We ran the blood test in our in-house laboratory and the results were quickly available. Suggsy was suffering from acute kidney failure and she was gravely ill. It was important that she remained on intravenous fluids. The fluids ensured that Suggsy stayed well hydrated and they helped to dilute and flush out the excess toxins in her blood. Following the history given by Suggsy’s owner of how quickly she’d become ill and analysing the results of her examination, blood test, and abdominal ultrasound, Melanie concluded that Suggsy had quite possibly eaten something toxic. 
Over the next few days, Suggsy remained on supportive treatment. Our aim was to keep Suggsy as comfortable as possible and to continue to support her kidneys to give them a chance to recover. She was unable to stand so we needed to frequently change her resting position to reduce the risk of bed sores and pneumonia.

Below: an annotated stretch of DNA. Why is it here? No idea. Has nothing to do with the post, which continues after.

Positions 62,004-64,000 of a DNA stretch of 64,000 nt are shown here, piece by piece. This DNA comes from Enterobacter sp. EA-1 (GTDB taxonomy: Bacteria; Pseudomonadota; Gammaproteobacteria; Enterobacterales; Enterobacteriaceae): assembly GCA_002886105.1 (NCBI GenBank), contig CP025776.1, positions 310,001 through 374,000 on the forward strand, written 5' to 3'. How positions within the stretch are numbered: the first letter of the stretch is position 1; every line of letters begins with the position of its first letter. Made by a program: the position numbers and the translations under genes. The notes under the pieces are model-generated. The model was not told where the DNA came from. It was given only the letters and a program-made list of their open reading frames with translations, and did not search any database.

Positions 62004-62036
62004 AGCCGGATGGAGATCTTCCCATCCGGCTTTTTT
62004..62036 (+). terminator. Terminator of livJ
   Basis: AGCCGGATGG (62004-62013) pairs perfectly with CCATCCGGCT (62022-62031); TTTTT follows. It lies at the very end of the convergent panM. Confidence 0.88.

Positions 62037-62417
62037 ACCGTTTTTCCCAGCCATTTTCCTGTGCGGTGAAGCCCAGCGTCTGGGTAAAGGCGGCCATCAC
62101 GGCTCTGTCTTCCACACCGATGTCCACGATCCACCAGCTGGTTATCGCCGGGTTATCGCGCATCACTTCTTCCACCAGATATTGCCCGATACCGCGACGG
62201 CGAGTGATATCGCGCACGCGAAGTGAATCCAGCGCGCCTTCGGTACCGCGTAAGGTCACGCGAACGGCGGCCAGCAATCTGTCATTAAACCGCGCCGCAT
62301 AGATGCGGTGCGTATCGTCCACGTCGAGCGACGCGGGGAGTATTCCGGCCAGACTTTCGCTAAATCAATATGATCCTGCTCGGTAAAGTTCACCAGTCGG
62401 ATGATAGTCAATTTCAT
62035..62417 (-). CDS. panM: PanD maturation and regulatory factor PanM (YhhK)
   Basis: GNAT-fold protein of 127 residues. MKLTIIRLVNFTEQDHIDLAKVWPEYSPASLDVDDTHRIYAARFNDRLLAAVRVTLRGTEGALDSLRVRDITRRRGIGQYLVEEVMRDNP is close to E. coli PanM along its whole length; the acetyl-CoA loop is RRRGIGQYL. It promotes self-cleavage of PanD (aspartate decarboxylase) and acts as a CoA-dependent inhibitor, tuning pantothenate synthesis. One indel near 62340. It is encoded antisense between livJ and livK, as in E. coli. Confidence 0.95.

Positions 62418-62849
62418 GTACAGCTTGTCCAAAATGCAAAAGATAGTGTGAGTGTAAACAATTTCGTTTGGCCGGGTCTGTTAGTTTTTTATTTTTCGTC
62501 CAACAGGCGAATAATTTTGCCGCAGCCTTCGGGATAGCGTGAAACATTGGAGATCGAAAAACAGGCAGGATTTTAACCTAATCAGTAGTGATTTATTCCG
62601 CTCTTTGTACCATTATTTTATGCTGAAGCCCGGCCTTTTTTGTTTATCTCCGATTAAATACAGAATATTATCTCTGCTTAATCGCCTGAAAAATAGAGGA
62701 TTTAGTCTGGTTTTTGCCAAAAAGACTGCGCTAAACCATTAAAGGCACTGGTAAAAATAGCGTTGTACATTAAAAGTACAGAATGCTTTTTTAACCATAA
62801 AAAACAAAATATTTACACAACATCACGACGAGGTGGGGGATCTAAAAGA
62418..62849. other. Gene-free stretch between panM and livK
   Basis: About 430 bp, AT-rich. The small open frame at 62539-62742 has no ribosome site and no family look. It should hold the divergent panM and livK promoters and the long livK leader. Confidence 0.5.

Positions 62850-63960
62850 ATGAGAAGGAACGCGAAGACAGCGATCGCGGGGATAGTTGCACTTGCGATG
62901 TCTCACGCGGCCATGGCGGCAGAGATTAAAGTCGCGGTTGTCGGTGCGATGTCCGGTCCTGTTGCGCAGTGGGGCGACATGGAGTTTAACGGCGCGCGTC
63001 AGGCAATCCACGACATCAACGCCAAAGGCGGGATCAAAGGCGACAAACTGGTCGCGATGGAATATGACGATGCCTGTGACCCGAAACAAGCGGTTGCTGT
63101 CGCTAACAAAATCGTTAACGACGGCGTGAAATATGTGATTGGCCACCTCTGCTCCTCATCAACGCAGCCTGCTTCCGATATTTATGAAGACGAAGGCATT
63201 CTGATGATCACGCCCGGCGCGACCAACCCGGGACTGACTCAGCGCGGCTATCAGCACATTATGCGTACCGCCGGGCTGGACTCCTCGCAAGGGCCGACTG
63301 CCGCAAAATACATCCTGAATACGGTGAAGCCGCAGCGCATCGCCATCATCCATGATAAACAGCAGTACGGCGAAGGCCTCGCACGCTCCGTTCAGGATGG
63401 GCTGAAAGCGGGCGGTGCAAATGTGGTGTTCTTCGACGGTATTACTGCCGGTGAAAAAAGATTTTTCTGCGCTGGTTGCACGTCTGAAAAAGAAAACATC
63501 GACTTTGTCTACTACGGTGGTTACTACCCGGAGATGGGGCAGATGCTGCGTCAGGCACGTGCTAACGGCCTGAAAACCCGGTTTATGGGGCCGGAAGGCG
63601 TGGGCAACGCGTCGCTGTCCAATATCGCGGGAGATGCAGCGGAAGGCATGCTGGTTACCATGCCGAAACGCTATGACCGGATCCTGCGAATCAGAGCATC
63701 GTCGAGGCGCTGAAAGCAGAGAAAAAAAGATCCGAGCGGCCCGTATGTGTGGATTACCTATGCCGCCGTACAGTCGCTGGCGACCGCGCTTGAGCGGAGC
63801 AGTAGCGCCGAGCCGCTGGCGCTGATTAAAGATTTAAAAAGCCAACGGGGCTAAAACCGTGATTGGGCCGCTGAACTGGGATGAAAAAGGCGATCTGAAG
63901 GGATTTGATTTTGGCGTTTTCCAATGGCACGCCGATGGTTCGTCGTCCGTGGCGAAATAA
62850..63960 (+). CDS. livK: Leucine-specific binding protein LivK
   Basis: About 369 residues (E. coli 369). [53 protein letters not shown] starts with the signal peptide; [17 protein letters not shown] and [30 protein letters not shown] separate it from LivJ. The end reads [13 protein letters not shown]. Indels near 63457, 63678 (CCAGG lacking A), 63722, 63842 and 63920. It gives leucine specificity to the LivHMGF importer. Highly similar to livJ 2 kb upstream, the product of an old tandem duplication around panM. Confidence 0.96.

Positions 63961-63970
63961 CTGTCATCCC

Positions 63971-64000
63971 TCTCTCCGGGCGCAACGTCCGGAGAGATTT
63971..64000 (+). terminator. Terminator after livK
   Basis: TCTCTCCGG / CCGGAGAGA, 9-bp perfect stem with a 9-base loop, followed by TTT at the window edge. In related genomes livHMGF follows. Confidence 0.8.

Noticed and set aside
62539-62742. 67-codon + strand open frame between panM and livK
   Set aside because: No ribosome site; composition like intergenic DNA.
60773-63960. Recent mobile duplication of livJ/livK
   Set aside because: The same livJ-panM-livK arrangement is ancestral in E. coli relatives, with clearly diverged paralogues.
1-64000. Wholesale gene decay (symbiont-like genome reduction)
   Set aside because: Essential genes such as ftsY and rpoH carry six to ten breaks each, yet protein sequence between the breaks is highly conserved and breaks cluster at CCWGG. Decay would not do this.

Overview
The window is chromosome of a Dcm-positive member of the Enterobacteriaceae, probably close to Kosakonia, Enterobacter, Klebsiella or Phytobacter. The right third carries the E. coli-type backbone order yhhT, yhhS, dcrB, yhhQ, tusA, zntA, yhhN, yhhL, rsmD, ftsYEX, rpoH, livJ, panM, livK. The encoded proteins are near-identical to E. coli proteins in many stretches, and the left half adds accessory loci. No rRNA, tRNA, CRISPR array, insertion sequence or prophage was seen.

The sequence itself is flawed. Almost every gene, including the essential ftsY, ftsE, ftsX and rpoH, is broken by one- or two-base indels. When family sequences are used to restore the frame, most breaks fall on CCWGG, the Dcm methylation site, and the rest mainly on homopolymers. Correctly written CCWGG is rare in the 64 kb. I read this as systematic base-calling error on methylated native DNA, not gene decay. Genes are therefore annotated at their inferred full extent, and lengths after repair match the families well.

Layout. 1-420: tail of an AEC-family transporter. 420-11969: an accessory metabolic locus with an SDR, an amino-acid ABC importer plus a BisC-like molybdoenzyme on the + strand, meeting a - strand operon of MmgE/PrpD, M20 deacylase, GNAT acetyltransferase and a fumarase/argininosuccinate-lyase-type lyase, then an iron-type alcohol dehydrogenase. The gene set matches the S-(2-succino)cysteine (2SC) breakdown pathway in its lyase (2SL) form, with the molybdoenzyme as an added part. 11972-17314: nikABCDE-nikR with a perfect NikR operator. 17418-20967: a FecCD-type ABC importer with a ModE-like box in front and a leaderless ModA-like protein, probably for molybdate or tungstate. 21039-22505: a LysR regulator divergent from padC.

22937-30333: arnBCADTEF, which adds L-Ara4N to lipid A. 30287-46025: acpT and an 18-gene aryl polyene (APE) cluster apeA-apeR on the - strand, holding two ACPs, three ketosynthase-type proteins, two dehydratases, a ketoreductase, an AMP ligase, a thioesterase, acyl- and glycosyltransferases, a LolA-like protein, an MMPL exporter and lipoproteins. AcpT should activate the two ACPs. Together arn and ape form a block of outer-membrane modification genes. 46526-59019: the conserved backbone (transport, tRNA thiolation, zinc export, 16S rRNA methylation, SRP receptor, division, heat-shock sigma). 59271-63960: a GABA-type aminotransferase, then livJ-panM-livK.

After four days in the hospital we were encouraged to see a little improvement with Suggsy. She was showing more interest in her surroundings and even managed a little potter around the garden.

Vet Cathy repeated some blood tests and her kidney measurements were improving. Further test results showed that Suggsy’s liver was not functioning properly. An ultrasound scan revealed that her liver was enlarged and swollen (hepatomegaly). The liver is a highly regenerative organ and in some cases a dog can recover from acute liver disease, so supportive treatment for both her liver and kidneys was continued. After 8 days in the hospital we were delighted when Suggsy began to eat some chicken and we could see a little sparkle in her eyes. By day 12 of her hospital stay, Suggsy was well enough to go home. Her owners have been  bringing her in regularly for check ups so that the vets can assess her response to the treatment. Suggsy's liver is less swollen and her abdomen is more comfortable. Her appetite is slowly improving and her blood test results have shown an improvement in both her liver and kidney function.